conservative/centrist wing will want to wrest power from the HardRightists who they feel have hijacked their GOP and
taken it to defeat. The extreme positions taken by Bush domestically, and the budget-busting and reckless adventurism fomented by the Cheney-Rumsefeld neo-cons abroad, will be
savaged, and that crew probably will go into temporary-eclipse phase. (Some of the worst offenders may even wind up in
criminal, or international, courts of justice.)
If the Democrats lose, the political civil war will take place between those in power who are all too prone to tack to
the center and center-right, and those liberal/progressives who are no longer willing to compromise like that, since
such a strategy took them to defeat, twice.
In short, there will be wholesale realignments within both major parties, and I would expect a major expansion in
popularity of the Greens and other alternative parties -- which might well be attractive to those in the 2004 electorate
who are sick and tired of the lesser-of-two-evils option and who could not work up a passion for either candidate.
THE CENTER WILL NOT HOLD
Again, regardless of which party emerges victorious next week, many in those parties will be susceptible to being lured
away. If Bush win, the few remaining moderates and traditional conservative Republicans may well feel ostricized inside the GOP, and
come to believe that the HardRight crowd is not for them. They may try to found their own party or join with the
Democrats or go check out the Greens.
Many progressive Democrats, and I am one such, will give a President Kerry a chance to establish himself and move the
country back more to the center and center-left. But if he does not change some of his campaign positions -- if, for
example, he goes for military victory in Iraq (hard to imagine, given what Kerry knows and has experienced with regard
to Vietnam), or continues to give the Israeli government carte blanche to run roughshod over the Palestinians -- we may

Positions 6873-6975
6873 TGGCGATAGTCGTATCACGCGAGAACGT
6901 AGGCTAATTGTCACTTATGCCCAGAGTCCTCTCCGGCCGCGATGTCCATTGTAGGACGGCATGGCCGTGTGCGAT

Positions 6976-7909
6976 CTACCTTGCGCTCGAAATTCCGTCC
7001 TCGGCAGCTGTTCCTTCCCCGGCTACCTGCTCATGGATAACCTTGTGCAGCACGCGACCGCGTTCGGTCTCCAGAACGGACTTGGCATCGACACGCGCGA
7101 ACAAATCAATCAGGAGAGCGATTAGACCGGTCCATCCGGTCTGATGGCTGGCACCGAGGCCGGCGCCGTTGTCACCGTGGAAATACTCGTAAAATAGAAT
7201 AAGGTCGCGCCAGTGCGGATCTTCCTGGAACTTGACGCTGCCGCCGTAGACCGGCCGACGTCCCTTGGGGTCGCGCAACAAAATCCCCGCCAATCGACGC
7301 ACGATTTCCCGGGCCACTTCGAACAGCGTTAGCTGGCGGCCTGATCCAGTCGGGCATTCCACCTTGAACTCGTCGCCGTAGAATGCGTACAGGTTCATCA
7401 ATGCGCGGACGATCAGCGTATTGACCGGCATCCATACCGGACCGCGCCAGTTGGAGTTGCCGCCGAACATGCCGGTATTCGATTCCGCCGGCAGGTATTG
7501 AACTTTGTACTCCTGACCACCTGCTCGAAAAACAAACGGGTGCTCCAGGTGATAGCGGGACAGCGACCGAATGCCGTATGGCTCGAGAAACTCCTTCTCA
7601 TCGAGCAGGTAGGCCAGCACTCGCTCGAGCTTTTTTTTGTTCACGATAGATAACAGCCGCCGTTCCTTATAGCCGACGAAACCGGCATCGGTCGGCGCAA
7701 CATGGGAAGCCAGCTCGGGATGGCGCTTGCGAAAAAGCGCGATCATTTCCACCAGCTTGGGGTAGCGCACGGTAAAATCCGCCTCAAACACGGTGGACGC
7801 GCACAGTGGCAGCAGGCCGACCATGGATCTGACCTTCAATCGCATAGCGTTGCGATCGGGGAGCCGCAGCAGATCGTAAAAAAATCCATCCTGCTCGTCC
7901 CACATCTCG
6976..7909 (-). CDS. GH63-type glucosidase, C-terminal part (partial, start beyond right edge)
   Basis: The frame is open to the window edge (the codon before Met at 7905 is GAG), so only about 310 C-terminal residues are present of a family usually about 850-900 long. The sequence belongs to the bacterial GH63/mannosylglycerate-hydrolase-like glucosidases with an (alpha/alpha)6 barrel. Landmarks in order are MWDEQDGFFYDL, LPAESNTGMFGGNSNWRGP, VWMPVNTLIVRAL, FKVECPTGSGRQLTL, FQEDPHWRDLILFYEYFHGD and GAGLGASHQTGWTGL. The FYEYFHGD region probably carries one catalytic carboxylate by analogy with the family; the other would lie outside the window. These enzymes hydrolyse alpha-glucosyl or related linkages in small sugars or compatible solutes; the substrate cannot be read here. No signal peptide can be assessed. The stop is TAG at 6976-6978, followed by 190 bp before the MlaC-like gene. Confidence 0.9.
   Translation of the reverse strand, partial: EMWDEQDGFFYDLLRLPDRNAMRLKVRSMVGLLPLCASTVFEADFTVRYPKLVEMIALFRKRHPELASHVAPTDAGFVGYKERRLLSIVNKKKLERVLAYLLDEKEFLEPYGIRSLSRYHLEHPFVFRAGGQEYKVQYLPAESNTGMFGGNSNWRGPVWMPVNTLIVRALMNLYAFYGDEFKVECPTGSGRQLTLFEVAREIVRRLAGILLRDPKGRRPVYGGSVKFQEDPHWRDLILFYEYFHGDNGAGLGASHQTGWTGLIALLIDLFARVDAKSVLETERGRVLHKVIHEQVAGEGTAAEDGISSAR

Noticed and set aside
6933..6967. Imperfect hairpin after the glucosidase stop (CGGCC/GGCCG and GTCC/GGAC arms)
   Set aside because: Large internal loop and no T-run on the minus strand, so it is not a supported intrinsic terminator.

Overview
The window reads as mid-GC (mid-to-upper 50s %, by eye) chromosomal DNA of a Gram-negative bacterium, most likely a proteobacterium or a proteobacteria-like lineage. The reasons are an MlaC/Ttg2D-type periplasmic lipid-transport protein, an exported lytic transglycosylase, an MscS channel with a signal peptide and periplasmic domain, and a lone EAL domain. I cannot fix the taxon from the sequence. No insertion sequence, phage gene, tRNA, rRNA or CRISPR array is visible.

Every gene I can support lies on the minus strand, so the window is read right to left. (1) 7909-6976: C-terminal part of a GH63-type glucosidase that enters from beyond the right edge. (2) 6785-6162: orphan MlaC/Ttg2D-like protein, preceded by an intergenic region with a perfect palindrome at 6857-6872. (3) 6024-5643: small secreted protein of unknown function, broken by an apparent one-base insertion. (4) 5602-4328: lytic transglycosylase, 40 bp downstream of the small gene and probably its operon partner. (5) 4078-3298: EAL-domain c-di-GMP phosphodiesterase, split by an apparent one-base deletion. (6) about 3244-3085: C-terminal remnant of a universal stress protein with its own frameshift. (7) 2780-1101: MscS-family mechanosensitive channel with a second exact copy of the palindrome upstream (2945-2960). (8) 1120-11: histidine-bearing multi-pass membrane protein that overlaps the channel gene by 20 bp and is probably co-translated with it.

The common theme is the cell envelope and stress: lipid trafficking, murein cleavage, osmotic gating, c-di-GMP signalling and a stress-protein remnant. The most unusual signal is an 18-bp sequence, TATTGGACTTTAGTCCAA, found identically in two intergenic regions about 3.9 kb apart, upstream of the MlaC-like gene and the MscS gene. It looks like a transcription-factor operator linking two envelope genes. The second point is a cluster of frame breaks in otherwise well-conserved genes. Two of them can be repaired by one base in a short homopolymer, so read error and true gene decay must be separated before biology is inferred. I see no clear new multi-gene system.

well move to the Greens or further leftward. (But progressives won't do so easily; since they will have leverage with
Kerry, inasmuch as liberal/left forces helped him achieve his victory, they will expect to have a place at the
In sum, this election promises to be one of the most important and momentous in American history, and the fallout from
it will be unusually significant, realigning the social and political structure of America for years and perhaps decades
WHAT TO DO NOW
But all that's so much future analysis. What do we do now?
There is one week left. We must continue to try swaying the few undecideds, but our real focus needs to be on energizing
the Kerry base and getting them to the polls, preferably for early- or absentee-voting, but most assuredly on Voting
Day. Phone callers and drivers are still needed.
We need to make sure Kerry voters are able to cast their ballots free of intimidation, and that their votes are counted
fairly and honestly. If you see something suspicious, immediately call your local election supervisor, and Election
Protection at 1-866-OUR VOTE.
We liberals/progressives have worked like dogs these past many months to get to the point where a Bush defeat is
possible, indeed likely. Let's finish the job, passing so many Kerry voters through the process that Rove will not even
consider trying to steal or manipulate or challenge the clear Kerry victory.
And then we can get on with the hard but glorious work of renewing democracy, re-establishing Constitutional justice,
and (while protecting ourselves from our enemies) promoting peace. It's "hard work," to quote Bush, but so satisfying.
Let's do it.
Bernard Weiner, Ph.D. in government, has taught at various universities, worked as a writer/editor with the San
Francisco Chronicle, and currently co-edits The Crisis Papers ( www.crisispapers.org
). He is a contributing writer to the recently-released "Big Bush Lies" book.